Corporate failure is the market working, not failing

One of the biggest PFI contractors has failed.

It’s time the FT smelt the coffee and woke up to reality. The market has failed here. It’s not a matter of dealing with it as a result: it’s a matter of living with that fact. No amount of words from the FT will now change that.

Any economy, any system of human organisation, needs a method of clearing out those doubleplusungood ways of doing things. The market does this by people going bust.

People going bust isn’t market failure, it’s the point of the market system.

9 comments on “Corporate failure is the market working, not failing

  1. I think it is capitalism failing, when a business entrusted with public services fails so massively.

  2. @ Donald Aberdeen – Grump

    It’s not a failing of capitalism. It probably is a failing of due diligence either down to incompetence (either not caring or being stupid) or greed (brown envelopes or promised directorships). This is the government who failed, not capitalism.

  3. Hmm, what did fail here?

    The previous management of Carillion, certainly.

    But the principal/ agent problem isn’t a feature of capitalism, per se, but applies to any organisation that isn’t directly “owner” manager.

    The HMG procurement process? Yes, albeit the warning signals only started in July 17. Still, there are £1.3bn worth of contracts that probably shouldn’t have been placed. But that’s not £1.3bn of loss to the public purse and, again, not a failing of “capitalism”.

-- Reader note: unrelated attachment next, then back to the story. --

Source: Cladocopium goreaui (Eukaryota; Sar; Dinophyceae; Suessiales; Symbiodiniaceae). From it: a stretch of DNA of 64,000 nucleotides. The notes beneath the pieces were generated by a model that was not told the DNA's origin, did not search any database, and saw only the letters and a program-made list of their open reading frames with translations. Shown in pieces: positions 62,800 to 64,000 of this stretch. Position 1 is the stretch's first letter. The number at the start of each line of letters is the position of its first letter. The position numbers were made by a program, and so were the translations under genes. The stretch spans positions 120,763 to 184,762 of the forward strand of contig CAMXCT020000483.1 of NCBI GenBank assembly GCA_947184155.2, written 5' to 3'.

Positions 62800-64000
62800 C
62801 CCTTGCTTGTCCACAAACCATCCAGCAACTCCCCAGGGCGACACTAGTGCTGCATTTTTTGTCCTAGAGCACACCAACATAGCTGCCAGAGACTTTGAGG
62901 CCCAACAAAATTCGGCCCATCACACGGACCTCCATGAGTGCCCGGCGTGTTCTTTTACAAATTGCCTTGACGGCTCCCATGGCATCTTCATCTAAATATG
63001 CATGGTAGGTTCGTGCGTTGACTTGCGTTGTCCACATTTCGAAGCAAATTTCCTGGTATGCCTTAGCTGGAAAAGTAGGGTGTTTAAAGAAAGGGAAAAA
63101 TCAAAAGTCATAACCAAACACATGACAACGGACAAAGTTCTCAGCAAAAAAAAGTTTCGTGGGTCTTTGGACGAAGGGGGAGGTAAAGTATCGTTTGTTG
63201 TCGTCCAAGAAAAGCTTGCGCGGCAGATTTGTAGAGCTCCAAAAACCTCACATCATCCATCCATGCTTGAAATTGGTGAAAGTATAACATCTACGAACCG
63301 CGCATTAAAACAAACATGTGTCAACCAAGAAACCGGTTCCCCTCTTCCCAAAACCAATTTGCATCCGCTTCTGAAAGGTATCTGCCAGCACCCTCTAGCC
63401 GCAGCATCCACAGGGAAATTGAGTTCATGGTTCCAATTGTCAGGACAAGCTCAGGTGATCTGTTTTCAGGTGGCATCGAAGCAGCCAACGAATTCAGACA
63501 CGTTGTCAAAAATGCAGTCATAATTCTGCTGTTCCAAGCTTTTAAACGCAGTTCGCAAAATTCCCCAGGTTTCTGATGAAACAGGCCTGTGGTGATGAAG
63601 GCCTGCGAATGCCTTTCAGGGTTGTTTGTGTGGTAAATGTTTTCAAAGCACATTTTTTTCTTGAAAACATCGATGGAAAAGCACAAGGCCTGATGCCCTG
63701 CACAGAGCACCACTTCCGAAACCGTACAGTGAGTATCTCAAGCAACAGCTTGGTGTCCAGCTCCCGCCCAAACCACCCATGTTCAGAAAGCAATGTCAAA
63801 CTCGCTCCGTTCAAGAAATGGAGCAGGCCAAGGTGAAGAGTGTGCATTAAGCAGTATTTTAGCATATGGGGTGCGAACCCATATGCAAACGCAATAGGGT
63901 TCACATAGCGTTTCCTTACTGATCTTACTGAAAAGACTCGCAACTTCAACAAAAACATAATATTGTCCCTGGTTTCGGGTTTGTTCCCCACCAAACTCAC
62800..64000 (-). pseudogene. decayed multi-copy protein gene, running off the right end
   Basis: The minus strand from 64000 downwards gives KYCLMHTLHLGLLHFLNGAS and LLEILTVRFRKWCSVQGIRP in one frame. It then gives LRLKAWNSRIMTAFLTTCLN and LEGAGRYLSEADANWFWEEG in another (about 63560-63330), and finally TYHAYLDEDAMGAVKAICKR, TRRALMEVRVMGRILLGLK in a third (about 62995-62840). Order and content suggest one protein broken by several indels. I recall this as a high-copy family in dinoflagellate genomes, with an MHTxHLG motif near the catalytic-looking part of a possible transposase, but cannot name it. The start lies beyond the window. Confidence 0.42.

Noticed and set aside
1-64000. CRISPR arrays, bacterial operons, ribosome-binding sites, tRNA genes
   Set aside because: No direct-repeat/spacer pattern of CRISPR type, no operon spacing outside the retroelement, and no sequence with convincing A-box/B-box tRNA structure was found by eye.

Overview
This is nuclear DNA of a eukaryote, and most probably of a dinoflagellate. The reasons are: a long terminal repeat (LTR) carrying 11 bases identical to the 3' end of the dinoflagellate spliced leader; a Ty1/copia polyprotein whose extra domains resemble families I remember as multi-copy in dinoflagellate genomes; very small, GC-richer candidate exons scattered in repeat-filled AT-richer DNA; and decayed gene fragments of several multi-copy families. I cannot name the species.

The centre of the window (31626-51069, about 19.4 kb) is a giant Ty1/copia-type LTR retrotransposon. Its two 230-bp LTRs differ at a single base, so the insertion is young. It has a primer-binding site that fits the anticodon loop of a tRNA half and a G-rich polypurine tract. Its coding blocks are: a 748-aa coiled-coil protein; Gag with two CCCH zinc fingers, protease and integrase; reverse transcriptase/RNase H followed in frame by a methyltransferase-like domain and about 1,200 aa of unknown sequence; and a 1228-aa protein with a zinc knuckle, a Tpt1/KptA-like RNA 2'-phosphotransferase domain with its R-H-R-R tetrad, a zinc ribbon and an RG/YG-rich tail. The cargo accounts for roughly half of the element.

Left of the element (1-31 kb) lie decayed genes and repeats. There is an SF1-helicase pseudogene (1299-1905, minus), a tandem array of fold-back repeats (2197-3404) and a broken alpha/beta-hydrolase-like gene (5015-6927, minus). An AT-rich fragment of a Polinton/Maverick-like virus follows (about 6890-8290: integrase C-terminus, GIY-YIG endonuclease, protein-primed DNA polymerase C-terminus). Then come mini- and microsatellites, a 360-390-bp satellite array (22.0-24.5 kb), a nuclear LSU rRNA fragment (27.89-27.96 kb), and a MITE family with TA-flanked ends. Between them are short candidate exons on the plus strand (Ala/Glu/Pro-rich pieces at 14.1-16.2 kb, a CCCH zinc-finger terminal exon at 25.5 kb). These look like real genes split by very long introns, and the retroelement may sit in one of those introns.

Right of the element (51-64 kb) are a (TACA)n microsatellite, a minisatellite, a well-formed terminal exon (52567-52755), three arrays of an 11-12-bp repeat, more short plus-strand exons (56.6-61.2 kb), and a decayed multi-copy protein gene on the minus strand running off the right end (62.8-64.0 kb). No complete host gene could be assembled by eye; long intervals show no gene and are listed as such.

4. Of course capitalism did not fail here, as capitalism was never designed as a perfect guarantee against mismanagement and failure to devise a good plan for the future that actually unfolded.

    Capitalism in fact succeeded, as the failure was isolated to one corporation. The mismanagement was prevented from spreading through Britain and leaving the island destitute and undefended (as it will if we get serious about Ritchie’s manifesto and lash all the boats together). The losses are confined to Carillion’s managers and investors, who are expected to have prepared for it. Yes, and to many people who did nothing wrong; that isn’t the consequence of capitalism but of dealing with other imperfect humans.

  5. Government gained by getting cheap services. How exactly is that a problem for government?
    Now the company subsidising the government goes under, yes its a problem – but government may have to pay out more now to get someone else doing it. And that may well also be subsidising the government…
    Just to a lesser degree.

    Councils and government have absolutely no problem being subsidised by charities and companies on contracts.

  6. I keep reading here that the government got cheap services from Carillion.

    I doubt it.

    Carillion went down for incompetence, a large part of which was no doubt organizational. Their expenses were too high for what they produced. They spent more than the end product was worth.

    Plus, as everyone knows, the cost of a new contractor completing a partially built project is much larger than the theoretical percentage basis.

    Does anyone know if Carillion was ahead of the government on payments or behind? Did they work on advances or payments for completed work after completion? Did the government use quantity surveyors to confirm completed work?

    Or was the Carillion incompetence in their estimation and bidding?

    This is all very interesting to me as my oldest son is an engineer working as lead of an estimating bidding team for a very large american international contractor doing roughly the same thing as Carillion, but profitably. I shall ask him what the professional gossip is.

    No doubt his firm will be sniffing around the Carillion corpse.

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